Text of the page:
Thursday, October 1, 2015


The two men in the sauna this morning were conversing mostly in Russian, with a bit of English thrown in along the way. One was my age or older, and fair of skin. The other was a dark skinned young man who looked Arabic. As they spoke I heard several references to Kazakhstan. It was a friendly conversation between strangers who had ties to a common place far away.

At one point the older man said, “What is your name?” Long pause. The young man then answered, “My name is (pause) Mohammed.” The older man said, “My name is Wassily.” The conversation at that point reverted to Russian for a while. Then in answer to something the older man said, the young man rushed to interject, “I am an atheist.”

Wassily said, “Oh ok. Well I like everybody. It doesn’t matter. There are all kinds of faith. It’s all good.”

Unless someone had been tampering with his religion, Wassily was Russian Orthodox. They are usually a bit inclined to insist that they are “the one true Church.” But Wassily was an ecumenist. I wondered how that came about.

But I just couldn’t stop thinking about what it must be like to be an atheist named Mohammed. I wondered how much his atheism had to do with disbelief in God and how much he just meant, “I am not a Muslim. I am not one of them. I did not fly planes into the World Trade Center. I have never made an IED.”

I wondered why he chose to be an atheist instead of a Quaker or a Hindu or a Jain (though that does take a pretty demanding lifestyle if you are doing it right.) And I wondered if Wassily was really telling Mohammed it was ok to be an atheist -- or might he be saying, “Come on now Mohammed, it’s ok. You can be a Muslim. You don’t have to give me this atheist song and dance. That’s for white kids from Seattle, not you.”

The United States government survived 9/11 right well. Even some of our freedom that we sacrificed to “The Patriot Act” is being gradually restored. But religion did not fare so well that day. No kind of religion fared well. And there was the irony, that religious fanatics should set out strike a blow for their faith against a Western secular society, but the effect was to undermine and discredit their own faith.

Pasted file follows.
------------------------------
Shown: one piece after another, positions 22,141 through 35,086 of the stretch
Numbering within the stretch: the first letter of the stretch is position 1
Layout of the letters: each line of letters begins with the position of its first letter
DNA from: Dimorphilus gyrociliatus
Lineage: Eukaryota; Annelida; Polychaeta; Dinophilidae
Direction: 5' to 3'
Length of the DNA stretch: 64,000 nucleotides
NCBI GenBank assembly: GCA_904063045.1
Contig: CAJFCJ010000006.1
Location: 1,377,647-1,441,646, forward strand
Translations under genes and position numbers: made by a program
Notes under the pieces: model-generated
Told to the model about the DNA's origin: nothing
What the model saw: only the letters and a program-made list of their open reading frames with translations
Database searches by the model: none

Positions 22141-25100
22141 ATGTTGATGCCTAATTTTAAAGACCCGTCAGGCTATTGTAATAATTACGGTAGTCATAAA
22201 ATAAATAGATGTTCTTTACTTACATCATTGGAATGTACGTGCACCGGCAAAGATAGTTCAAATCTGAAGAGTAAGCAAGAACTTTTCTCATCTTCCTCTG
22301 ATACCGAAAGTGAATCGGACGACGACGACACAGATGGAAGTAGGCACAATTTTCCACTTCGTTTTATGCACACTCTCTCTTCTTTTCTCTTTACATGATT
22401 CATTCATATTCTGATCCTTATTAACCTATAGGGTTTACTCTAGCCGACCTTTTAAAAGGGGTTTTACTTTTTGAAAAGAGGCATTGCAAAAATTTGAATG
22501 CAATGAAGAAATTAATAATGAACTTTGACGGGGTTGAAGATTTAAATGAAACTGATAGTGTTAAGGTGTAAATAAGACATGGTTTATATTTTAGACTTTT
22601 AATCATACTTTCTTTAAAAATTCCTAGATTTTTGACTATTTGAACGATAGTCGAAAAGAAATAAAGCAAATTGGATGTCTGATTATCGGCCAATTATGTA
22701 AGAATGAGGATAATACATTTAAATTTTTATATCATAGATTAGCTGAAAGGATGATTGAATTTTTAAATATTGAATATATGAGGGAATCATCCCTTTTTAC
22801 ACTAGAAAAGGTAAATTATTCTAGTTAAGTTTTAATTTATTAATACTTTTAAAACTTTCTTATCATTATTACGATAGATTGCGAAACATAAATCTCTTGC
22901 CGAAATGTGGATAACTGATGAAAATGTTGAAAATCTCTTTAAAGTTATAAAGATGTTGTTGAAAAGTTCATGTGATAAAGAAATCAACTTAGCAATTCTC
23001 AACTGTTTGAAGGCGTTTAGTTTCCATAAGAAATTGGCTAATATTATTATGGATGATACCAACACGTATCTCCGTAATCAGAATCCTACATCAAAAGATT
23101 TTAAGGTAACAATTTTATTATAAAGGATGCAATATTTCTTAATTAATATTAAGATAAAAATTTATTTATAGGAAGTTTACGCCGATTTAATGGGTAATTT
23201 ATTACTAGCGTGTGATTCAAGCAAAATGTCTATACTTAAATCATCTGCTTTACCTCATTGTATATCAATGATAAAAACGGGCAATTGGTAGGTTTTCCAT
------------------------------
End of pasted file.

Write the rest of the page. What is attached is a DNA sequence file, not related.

Alper says in The God Part that religious belief is hardwired into the human brain. David Sloan Wilson says in Darwin’s Cathedral that religion is a necessary matrix for society evolved through the millennia.'s+cathedral+evolution+religion+and+the+nature+of+society&sprefix=Darwin's+Cathe%2Cstripbooks%2C213&rh=n%3A283155%2Ck%3Adarwin's+cathedral+evolution+religion+and+the+nature+of+society Psychoanalysts tell us that we all have a god-image in our heads. It is an inevitable part of grown up as a human being. (Whether we choose to believe in it or not is largely a matter of how we feel about the people out of whom we constructed that image.)

So religion will most likely recover its market share in time. But what kind of religion will it be? Call me a Pollyanna, but I hope that religion will come back stronger and healthier than before. I hope we will learn that what we do in the name of our God speaks louder than what we say about our God. Karen Armstrong, in Fields of Blood, makes an overwhelming case from history that religions do not actually cause the wars and other atrocities committed by their adherents.

Jonathan Haidt supports her conclusion in The Righteous Mind. But they both agree that religions are all too prone to be coopted by powerful people with dark agendas. We become cheering sections for behaviors that are antithetical to what we believe. My hope is that we will disidentify with the powers and the principalities of this present age and speak from our own hearts, mindful that what we do in the name of our God must be worthy of our God.

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